General Motors will invest US$61m to bring its idled Spring Hill (Tenn.) assembly plant back to life as a flexible manufacturing facility capable of building any GM car or crossover based on customer demand or manufacturing need.
The investment will create 594 hourly jobs and 91 salaried positions for the flexible operation scheduled to begin with the Chevrolet Equinox in the second half of 2012.
The additional production will supplement Equinox production in Canada, the main assembly sites of the midsize crossover vehicle and its sibling the GMC Terrain.
US sales of Equinox were up 18% in October and GM has increased production three times since it went into production in 2009.
GM also announced Monday a second investment of $183m for future midsize vehicles to be built at Spring Hill, located about 40 miles south of Nashville. Timing was not announced, but that investment is expected to create an additional 1,090 hourly and 106 salaried positions.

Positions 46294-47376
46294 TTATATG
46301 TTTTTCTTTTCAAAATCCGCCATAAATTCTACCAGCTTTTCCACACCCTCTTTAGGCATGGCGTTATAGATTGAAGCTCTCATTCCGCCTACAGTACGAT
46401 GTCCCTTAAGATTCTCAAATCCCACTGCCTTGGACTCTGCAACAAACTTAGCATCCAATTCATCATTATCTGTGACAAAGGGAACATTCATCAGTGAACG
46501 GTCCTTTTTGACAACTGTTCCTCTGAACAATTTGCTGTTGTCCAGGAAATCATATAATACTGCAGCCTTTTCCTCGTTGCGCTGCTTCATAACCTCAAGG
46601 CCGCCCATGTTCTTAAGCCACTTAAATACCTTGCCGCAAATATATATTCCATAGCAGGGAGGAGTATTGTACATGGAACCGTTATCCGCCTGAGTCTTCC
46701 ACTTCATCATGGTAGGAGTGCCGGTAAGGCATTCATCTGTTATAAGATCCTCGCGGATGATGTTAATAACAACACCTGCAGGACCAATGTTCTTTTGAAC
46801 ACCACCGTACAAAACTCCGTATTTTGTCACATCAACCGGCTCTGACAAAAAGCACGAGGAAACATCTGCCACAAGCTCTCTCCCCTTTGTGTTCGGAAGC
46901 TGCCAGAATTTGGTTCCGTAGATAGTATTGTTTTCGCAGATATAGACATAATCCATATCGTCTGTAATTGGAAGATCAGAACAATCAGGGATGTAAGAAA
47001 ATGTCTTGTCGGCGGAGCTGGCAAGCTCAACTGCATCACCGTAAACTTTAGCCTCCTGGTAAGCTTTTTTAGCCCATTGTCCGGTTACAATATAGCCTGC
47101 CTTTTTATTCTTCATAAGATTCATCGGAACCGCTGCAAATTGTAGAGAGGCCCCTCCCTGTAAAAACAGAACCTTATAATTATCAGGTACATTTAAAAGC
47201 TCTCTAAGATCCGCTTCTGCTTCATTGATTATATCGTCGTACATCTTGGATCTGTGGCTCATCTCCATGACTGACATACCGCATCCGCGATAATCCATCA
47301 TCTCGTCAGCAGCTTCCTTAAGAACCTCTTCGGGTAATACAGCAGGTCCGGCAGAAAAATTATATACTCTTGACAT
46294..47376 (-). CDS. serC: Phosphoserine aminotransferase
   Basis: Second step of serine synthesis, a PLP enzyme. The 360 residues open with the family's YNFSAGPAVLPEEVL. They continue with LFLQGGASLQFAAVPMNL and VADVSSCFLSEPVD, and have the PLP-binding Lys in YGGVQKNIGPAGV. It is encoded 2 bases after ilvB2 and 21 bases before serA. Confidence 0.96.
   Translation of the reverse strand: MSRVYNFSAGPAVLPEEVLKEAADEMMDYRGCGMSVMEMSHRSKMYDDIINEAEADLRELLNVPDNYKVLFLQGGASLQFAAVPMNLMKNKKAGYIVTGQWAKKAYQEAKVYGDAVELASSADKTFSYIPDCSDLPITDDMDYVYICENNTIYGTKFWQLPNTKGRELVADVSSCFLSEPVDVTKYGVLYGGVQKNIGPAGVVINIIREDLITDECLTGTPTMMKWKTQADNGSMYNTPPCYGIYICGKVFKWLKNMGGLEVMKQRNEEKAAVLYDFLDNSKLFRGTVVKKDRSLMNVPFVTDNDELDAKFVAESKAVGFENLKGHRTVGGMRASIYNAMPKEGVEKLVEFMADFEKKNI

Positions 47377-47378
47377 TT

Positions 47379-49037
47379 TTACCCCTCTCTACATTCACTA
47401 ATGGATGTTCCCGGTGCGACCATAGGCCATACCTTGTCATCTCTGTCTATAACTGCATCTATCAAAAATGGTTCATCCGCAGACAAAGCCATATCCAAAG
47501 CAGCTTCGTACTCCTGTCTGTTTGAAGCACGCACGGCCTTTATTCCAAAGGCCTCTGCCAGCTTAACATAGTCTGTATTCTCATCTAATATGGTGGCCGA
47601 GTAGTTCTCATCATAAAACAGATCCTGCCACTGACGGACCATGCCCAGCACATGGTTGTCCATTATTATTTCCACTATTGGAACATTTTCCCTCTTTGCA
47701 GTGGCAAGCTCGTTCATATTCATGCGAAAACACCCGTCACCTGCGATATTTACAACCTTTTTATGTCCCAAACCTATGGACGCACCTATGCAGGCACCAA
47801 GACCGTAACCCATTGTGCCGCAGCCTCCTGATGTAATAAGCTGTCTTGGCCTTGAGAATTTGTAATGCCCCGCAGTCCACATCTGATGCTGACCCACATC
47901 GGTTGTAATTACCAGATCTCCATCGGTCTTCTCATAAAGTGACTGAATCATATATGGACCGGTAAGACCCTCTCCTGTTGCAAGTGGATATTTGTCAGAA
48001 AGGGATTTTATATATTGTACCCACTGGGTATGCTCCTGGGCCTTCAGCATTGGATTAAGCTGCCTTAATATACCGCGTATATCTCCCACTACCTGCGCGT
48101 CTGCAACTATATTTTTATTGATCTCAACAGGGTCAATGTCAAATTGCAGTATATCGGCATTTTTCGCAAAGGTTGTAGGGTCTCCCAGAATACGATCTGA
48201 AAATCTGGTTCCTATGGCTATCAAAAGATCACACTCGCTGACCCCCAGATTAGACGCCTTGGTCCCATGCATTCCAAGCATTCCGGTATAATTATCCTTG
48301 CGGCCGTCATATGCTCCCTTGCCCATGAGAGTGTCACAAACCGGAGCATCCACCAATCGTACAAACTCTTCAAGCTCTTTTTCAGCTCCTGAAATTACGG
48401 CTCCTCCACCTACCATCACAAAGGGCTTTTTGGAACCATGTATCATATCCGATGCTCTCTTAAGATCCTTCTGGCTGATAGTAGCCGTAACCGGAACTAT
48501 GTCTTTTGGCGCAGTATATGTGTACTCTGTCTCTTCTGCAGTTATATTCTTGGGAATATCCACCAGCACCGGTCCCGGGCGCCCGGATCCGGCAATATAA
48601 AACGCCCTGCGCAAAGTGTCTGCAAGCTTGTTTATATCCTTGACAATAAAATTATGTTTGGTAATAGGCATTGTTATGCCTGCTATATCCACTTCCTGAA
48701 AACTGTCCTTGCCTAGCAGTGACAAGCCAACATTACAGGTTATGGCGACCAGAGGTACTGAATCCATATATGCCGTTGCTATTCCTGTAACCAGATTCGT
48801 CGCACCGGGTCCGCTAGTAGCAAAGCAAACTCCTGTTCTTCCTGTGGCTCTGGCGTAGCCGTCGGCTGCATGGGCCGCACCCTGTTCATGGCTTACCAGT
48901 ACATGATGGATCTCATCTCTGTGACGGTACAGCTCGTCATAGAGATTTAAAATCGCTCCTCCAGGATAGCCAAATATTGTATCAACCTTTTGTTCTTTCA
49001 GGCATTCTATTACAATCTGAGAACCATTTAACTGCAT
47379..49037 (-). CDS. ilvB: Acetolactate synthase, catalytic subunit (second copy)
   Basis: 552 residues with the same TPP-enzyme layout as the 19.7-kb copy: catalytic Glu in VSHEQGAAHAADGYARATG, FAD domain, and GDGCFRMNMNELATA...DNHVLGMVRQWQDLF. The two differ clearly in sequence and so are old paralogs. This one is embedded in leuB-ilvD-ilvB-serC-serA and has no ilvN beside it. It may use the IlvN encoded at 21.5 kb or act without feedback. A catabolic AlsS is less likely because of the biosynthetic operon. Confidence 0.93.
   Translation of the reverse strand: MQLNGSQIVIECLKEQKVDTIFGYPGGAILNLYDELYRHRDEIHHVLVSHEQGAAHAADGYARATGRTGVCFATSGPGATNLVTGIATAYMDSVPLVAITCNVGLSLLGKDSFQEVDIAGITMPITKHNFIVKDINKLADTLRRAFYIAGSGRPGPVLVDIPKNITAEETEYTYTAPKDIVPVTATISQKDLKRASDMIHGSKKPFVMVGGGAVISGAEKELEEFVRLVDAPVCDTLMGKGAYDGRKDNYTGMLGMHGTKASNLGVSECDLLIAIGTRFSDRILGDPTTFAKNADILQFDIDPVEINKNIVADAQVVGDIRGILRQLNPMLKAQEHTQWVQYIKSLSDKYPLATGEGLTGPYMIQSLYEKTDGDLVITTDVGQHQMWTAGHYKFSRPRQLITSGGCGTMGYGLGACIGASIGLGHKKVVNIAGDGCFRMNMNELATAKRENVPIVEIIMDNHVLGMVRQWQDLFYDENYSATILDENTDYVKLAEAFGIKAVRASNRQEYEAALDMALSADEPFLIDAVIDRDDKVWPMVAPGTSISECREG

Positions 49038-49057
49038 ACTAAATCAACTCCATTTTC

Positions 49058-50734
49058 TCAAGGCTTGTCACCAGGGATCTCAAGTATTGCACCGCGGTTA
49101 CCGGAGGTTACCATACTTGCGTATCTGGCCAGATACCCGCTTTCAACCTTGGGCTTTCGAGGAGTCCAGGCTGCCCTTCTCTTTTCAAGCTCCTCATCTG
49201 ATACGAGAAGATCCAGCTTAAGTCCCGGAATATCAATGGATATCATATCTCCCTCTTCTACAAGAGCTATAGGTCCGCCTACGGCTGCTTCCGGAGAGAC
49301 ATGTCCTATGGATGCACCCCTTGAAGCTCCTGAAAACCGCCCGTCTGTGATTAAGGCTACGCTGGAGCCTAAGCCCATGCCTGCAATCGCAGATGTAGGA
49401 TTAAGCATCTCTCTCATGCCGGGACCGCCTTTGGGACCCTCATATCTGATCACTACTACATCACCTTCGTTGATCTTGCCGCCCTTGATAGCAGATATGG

The potential for Spring Hill’s future role was discussed as a part of negotiations for a four-year national labour agreement with the UAW ratified in October.
Equinox production is only the start for Spring Hill Flex. GM says that operators will be capable of building a variety of products on a range of platforms – covering for plants being retooled for new products and also allowing real-time reaction to sales spikes in a given car or crossover.
Spring Hill powertrain and stamping operations, part of the integrated complex that was the home to the former Saturn brand from 1990 to 2007 and the Chevrolet Traverse large crossover into 2009, are still operating.